While much of the focus has been on whether the Federal Government will mandate vaccinations for disability support staff, recent data provided by the Department of Health reveals only 5,000 people living in disability care have been fully vaccinated against COVID-19.
The news comes more than four months into the national vaccine rollout and means less than one in five Australians living in a residential care setting have received both vaccinations.
People with Disability Australia President, Sam Connor, has muscular dystrophy, heart and lung issues and uses a wheelchair. Ms Connors secured her first dose of the Pfizer vaccine on Saturday.
However, speaking with AAP yesterday, Ms Connor described the vaccine rollout as a “debacle” for the disability community.
"We have been forgotten, omitted and disregarded in the biggest threat to us," she says.
"We are the ones who are going to die from this and the fact that we don't get spoken about, it feels really dehumanising."
"Until everybody with a disability who requires care and support and who might be clinically vulnerable to the virus is vaccinated, then it's not acceptable."
Disability sector is left asking the same questions
The Federal Government originally announced that disability care residents and staff were meant to be vaccinated within six weeks of the rollout’s commencement in mid-February.
However, of the 27,000 National Disability Insurance Scheme (NDIS) participants aged 16 and over living in shared homes, just over 40% have received one dose, while less than 20% have received both doses and are fully vaccinated.
Australian Greens Disability spokesperson, Senator Jordon Steele-John, says the Federal Government should have made a plan to vaccinate people with disability and disability support workers in April, when it was revealed that less than 10 percent had been vaccinated.
"I'm blown away by the contempt that the Morrison Government has shown for disabled people, our families and the people who support us to live a good life since the very beginning of the COVID-19 pandemic," Mr Steele-John says.
“Disabled people and carers were denied the COVID supplement back in March 2020 when many people’s costs were significantly increased due to quarantine, lock down and COVID restrictions.
"Then, the Disability Royal Commission heard that the Morrison Government hadn't included disabled people in their emergency response plan for COVID-19.”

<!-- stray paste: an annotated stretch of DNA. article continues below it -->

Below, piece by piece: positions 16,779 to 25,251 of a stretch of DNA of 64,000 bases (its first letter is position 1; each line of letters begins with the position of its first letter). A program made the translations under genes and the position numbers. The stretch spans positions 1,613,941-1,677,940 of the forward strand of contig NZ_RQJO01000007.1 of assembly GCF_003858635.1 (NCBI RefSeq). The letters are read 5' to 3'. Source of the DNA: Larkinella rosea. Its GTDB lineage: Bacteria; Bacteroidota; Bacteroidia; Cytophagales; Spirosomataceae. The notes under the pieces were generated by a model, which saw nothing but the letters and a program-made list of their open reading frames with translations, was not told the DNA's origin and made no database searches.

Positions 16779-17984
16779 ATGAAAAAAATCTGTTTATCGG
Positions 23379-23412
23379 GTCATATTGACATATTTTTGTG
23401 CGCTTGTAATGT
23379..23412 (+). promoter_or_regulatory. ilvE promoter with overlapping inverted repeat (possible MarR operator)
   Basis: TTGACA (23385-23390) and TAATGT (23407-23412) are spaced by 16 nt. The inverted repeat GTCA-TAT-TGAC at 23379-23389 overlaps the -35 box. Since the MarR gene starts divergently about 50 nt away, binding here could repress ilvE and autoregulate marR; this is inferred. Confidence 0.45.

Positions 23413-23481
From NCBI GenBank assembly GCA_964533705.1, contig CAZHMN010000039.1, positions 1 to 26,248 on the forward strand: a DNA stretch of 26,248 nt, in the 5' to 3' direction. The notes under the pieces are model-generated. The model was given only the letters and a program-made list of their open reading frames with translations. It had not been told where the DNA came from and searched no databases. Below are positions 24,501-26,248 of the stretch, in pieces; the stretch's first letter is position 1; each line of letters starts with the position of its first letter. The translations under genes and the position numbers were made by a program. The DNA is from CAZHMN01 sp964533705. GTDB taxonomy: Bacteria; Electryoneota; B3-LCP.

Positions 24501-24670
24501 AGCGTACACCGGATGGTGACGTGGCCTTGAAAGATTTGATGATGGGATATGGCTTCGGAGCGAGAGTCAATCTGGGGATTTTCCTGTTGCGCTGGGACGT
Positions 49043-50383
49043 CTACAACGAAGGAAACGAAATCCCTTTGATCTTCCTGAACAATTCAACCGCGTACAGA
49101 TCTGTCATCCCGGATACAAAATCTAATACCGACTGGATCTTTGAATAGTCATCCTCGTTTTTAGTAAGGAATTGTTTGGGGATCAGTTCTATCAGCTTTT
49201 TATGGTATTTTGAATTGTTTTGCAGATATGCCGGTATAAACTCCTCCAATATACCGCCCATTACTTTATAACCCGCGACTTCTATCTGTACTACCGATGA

The Government faced criticism in April this year when, without consultation, it shifted all resources to vaccinate aged care, despite Australians living in disability care also being in the highest priority group.
This led the Disability Royal Commission last month to declare the slow rollout of COVID vaccines into the disability sector an “abject failure".
"Here we are, almost a year later, asking the same questions about why disabled people get treated differently to other at-risk members of the community with regards to the vaccine rollout,” Mr Steele-John says.
Government expects to ramp up vaccine supply to disability sector
Speaking alongside Health Minister Greg Hunt at a press conference in Melbourne yesterday, Commodore Eric Young, Operations Coordinator from the Vaccine Operations Centre, provided an update on the COVID-19 vaccine rollout.
Mr Young says the focus has been on aged care but expects to see increases in the number of vaccines reaching the disability sector.
"As we complete the residential aged care facilities, we will start to roll out vaccine service providers and continue ramping up the disability sector," Mr Young says.
“We now have 12,521 people with a disability in a residential setting having received at least one dose of vaccine.
“This week, like we do every week, we want to ensure that all eligible Australians know how and where to access a vaccine. And again, I point everyone to the Eligibility Checker on the Health website at health.gov.au, where they can access and we've had more than 12.9 million visits to that website.”
“But today, like we do every single day, our focus is ensuring the vaccines we have are available across the country, where and when they're most needed, to protect more Australians.”
Shadow Minister for the NDIS, Bill Shorten, says NDIS participants and disability care workers have been forgotten.
"There are thousands and thousands of people with disabilities for whom they've never been able to come out of isolation since COVID started because their workers haven't been vaccinated," Mr Shorten says.
"We might well end up with mandating vaccinations for disability workers, but at the moment, it's a pipe dream."
The Government is yet to make an announcement on whether home care workers will be included in the mandatory vaccination plan.